The Negev Coexistence Forum has some shocking revelations in its alternative report to the UN Committee on the Elimination of Racial Discrimination, in this case in Israel, against the Bedouin population in the Negev-Neqab, to be reviewed on February 15 and 16. The allegations in the report expose Israel's violation of the legally-binding ICERD.
The International Convention on the Elimination of All Forms of Racial Discrimination (ICERD) is legally binding on all nations, even Israel. It also provides a framework for indigenous populations to point out cases of racial discrimination, and that is exactly what the Negev Bedouin are doing. Moreover, as a signatory state, Israel has the obligation to comply with the provisions of this document. We shall be following this case here.
The report presented by the Negev Bedouin to the UNO (1) is shocking. It underlines the systematic implementation of racially discriminatory policies, laws and practices by the State of Israel, favouring the Jewish population over indigenous citizens. The international community, so proactive and so interested in the affairs of other areas and regions, remains predictably silent. After all, who are the Negev Bedoiun?
The Negev Coexistence Forum, established in 1997 and comprising both Arab and Jewish residents of the Negev, complains that in Israel "the state unequally distributes services and access to resources and land, attempts to concentrate the Bedouin into specific townships and fails to recognise traditional rights to land. Further, unlike Bedouin villages, not only have Jewish farms in the Negev recently been retroactively approved by the state but ten new settlements have also been approved. Thousands of Bedouin, on the other hand, face forced displacement under the proposed Prawer-Amidror Plan that was formulated with barely input from the Bedouin community and approved by the cabinet on 11 September 2011."
The "unrecognised villages" which for the State of Israel are at the same time illegal and unrecognised, do not have basic services such as running water and electricity, telephone lines and waste removal facilities, paved roads, medical clinics and schools but the settlements where the Jewish residents are moved to have these. The homes of the Bedouin are forcefully demolished, the Government-planned towns are not equipped to receive the 30,000 residents, contrary to Government claims.
"These towns rank at the bottom of all social and economic indicators and suffer from the highest unemployment rates in Israel. Most Bedouin reject the proposal in any event and refuse to renounce their claims and abandon their ancestral land. The Bedouin are a traditional society and most wish to maintain their agricultural lifestyle rather than moved to developed towns," claims the NCF.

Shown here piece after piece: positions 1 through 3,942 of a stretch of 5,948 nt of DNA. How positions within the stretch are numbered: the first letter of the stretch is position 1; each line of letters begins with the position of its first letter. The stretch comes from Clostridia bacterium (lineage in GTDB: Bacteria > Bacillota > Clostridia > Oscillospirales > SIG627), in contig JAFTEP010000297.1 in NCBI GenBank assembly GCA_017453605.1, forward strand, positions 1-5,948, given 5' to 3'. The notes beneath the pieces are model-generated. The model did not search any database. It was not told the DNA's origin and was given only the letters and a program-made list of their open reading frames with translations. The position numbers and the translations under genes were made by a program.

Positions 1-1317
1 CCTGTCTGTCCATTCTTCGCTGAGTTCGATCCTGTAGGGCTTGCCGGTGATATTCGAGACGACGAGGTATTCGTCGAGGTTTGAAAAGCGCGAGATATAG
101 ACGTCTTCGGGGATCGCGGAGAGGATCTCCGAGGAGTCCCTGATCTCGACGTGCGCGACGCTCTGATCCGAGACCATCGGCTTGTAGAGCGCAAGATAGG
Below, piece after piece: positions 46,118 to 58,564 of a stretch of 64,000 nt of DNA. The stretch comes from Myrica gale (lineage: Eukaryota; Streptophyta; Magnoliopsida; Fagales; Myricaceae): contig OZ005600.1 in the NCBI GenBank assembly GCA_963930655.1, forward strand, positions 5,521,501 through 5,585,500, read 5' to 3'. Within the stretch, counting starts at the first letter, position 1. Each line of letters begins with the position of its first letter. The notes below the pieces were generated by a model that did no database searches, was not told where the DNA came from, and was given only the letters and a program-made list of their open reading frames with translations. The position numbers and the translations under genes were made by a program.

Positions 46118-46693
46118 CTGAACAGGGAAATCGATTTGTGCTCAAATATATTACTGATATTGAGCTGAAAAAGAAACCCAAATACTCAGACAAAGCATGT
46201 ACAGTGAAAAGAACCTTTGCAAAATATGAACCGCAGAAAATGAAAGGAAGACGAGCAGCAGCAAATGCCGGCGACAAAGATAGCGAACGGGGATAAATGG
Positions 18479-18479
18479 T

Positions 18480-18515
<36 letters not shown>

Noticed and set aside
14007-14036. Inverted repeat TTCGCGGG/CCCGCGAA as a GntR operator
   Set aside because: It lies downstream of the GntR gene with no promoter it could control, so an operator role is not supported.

The serious human rights violations to be investigated by the UNO and for which Israel is legally bound to answer and to be held accountable include the lack of provision of basic services, forced deportation, demolition of homes, destruction of crops - and in the case of home demolitions, those who lost their houses have to pay for the demolition costs.
"This report documents a number of significant developments over the past 12 months. Most significantly, the number of home demolitions more than doubled to 1,000, reflecting the intensification of the state's aggressiveness towards its Bedouin citizens. Further, on December 6, the Magistrate's Court cancelled 45 demolition orders in the village of Alsira, however, the same court the following week rejected a request to cancel 33 demolition orders in the village of Atir Um al-Hiran. Finally, in an operation known as "Determined Arm", 33 homes in a single week in November were demolished.
"Policy decisions negatively impacting the community are also highlighted. For instance, on September 11, the Israeli cabinet approved the Prawer-Amidror Plan that, if implemented, will result in the eviction of 30,000 to 45,000 Bedouin from their homes and the demolition of entire villages. Further, on October 30 the government approved the establishment of 10 new Jewish settlements around Arad, some of which will be built on the sites of Bedouin villages", states the report.
If Israel wishes to be taken seriously as an integral member of the international community, isn't it time that its Government started acting like one? It starts at home. And another question: What do those nations that blindly back Israel in all it does have to say about this? It is an internal affair of a sovereign nation? Right, well that precept seems not to be applied universally.
When the leaders of the two great nations were discussing the fate of the world, journalists were analysing their vehicles and airplanes